National Security

The 'Fallout' Of The CIA's Race To Get Khan

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Free Press
Fallout: The True Story of the CIA's Secret War on Nuclear Trafficking
By Catherine Collins and Douglas Frantz
Hardcover, 304 pages
Free Press
List Price: $26.00

Read An Excerpt

In early 2004, A.Q. Khan, the father of Pakistan's nuclear weapons program, was placed under house arrest for his role in an international nuclear trafficking network. For five years, Khan was confined to his home, after admitting that he shared nuclear secrets with countries including North Korea, Libya and Iran.

At the time, President George W. Bush declared the breakup of Khan's nuclear black market as a major victory for the United States. But in a new book about the takedown of Khan's network, two journalists argue that the United States should have acted much sooner — and when they did, it was too little, too late.

In Fallout, Douglas Frantz and Catherine Collins track the ways the United States secretly penetrated Khan's network to prevent Libya and Iran from obtaining nuclear secrets. Frantz tells Fresh Air's Dave Davies that the CIA knew about and tracked Khan's nuclear trafficking network for more than 30 years — but was so obsessed with getting information that it let Khan and his associates spread dangerous nuclear technology around the globe rather than moving aggressively to shut the network down.

"They could literally have stopped him in his tracks [in the 1970s]. It would have done an enormous amount to delay Pakistan building its own nuclear weapon, to delay the arms race on the South Asian continent and to stop Iran from getting where it is on the nuclear front," Frantz says. "This is something that the CIA, in our view, has been guilty of for more than 30 years now."

Khan, a metallurgist, worked for several European governments, including the Netherlands, in the late 1970s, Frantz says. While in the Netherlands, Khan stole plans needed to develop the fuel for nuclear weapons.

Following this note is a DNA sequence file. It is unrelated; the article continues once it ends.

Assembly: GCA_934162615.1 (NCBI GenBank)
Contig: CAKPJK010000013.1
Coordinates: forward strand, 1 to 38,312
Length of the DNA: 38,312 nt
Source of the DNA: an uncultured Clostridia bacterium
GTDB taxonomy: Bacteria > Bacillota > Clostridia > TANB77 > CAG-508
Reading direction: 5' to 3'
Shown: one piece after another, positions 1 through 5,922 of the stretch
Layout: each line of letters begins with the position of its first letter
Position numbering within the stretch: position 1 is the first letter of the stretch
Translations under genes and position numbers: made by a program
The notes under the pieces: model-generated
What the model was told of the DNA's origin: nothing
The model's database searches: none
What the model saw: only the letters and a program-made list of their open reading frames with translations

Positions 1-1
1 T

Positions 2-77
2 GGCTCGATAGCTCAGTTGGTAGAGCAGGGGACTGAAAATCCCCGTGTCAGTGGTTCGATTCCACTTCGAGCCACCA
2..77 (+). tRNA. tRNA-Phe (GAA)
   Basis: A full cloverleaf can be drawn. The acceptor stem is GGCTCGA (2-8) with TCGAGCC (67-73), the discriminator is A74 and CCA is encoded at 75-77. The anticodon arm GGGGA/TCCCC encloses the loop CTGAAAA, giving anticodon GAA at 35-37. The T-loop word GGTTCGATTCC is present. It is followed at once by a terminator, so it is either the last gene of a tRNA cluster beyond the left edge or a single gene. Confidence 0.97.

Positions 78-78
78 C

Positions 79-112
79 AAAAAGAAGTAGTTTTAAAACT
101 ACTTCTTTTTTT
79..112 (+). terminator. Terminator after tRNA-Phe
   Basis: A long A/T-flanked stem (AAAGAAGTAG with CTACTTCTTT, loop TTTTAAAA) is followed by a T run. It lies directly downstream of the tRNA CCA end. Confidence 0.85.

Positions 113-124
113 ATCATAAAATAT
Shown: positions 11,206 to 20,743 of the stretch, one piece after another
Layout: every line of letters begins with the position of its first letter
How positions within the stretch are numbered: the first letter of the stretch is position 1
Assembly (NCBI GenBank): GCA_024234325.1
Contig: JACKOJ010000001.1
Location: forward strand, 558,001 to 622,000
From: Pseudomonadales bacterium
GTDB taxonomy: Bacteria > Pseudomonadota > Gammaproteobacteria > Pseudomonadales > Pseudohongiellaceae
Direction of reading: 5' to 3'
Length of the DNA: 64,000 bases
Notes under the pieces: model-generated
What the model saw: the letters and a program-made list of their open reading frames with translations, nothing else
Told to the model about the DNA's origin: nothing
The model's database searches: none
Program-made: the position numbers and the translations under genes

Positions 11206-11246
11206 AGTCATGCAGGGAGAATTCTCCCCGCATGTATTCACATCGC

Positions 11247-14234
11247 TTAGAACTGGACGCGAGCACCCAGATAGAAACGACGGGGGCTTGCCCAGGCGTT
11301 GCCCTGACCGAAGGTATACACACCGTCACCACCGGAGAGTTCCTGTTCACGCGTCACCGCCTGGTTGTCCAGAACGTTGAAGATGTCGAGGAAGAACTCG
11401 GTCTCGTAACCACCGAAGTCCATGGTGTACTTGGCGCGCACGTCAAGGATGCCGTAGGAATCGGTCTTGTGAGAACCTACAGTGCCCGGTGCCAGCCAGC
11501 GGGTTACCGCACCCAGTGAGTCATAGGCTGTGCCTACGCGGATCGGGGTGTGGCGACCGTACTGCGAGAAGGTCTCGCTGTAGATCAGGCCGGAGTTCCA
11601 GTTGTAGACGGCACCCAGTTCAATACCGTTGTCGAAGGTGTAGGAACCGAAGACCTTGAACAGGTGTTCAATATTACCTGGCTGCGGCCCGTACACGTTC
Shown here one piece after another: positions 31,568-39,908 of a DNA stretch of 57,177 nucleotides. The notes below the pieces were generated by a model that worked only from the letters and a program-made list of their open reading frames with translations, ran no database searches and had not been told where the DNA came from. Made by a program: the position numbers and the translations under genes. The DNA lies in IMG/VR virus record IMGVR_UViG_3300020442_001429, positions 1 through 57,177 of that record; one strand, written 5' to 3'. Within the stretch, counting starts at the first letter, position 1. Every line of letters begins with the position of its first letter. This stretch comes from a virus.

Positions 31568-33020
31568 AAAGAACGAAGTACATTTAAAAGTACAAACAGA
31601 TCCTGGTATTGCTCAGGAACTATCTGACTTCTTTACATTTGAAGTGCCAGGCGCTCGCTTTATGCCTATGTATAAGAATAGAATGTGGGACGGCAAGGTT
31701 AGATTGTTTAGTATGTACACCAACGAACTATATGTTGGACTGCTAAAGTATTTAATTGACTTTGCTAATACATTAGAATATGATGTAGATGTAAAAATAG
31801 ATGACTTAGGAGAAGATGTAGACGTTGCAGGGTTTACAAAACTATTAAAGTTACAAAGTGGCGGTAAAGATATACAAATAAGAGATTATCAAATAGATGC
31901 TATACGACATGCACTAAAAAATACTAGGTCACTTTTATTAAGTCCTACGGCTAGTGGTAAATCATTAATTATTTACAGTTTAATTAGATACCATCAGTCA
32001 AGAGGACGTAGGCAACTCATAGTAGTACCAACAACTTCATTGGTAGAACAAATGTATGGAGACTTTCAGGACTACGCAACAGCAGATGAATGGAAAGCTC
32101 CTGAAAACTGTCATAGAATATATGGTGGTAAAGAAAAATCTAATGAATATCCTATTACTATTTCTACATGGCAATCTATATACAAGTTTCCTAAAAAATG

The Dutch government didn't want to draw attention to its lapses in nuclear security and debated whether to arrest Khan. The Dutch security service, which believed Khan was a threat, appealed to the CIA to weigh in on whether the Dutch government should make the arrest.

Doug Frantz and Catherine Collins i

Doug Frantz and Catherine Collins are the authors of The Nuclear Jihadist and Celebration, U.S.A.: Living in Disney's Brave New Town. Frantz is the former managing editor of The Los Angeles Times. Courtesy of Free Press hide caption

toggle caption Courtesy of Free Press
Doug Frantz and Catherine Collins

Doug Frantz and Catherine Collins are the authors of The Nuclear Jihadist and Celebration, U.S.A.: Living in Disney's Brave New Town. Frantz is the former managing editor of The Los Angeles Times.

Courtesy of Free Press

"Instead, the CIA told the Dutch, 'Let him go; we'll watch him,' " says Frantz. "This was in 1975. In the subsequent years and decades, Khan became clearly the most dangerous proliferator in history."

Frantz and Collins trace the way the CIA allegedly infiltrated the Khan trafficking network by recruiting as spies the Tinners, a family of Swiss engineers closely connected to Khan. The three engineers allegedly supplied both the material and technical know-how to make gas centrifuges, which were then sold to Libya and Iran.

They also allegedly worked for the CIA, which is accused of hampering a six-year Swiss federal probe into the family's relationship with Khan by pressuring the Swiss government to destroy evidence in the case.

"The CIA enlisted senior officials in the Bush administration ... to begin to put pressure on the Swiss government to kill this investigation," Franz says. "But two weeks ago, on Dec. 23, a Swiss magistrate announced that he had filed a report with the Swiss attorney general recommending charges against the three Tinners for selling nuclear equipment to Libya. ... If they go to trial, all of this could come out in the open eventually, which would be absolutely fascinating."

Excerpt: 'Fallout'

Free Press
Fallout: The True Story of the CIA's Secret War on Nuclear Trafficking
By Catherine Collins and Douglas Frantz
Hardcover, 304 pages
Free Press
List Price: $26.00


Chapter One

Jenins, Switzerland

Six people — five men and a woman — approached a whitewashed house in the postcard-pretty village of Jenins in eastern Switzerland. Glancing cautiously up and down the narrow, darkened street, two members of the team walked to the door while the others hung back. They knew that no one was home. The owner was a few miles away, just across the border in Liechtenstein. One of the men pulled out a leather pouch and extracted a slender piece of metal. He slipped the metal into the lock and gently wiggled it deeper into the mechanism. As he twisted the pick, the slight torque turned against the lock’s internal pins and, one by one, they fell into place and the lock opened. Less than a minute later, the pick man and four other team members slipped silently into the apartment and drew the curtains. The sixth stayed outside, motion­less in the shadows, watching the street.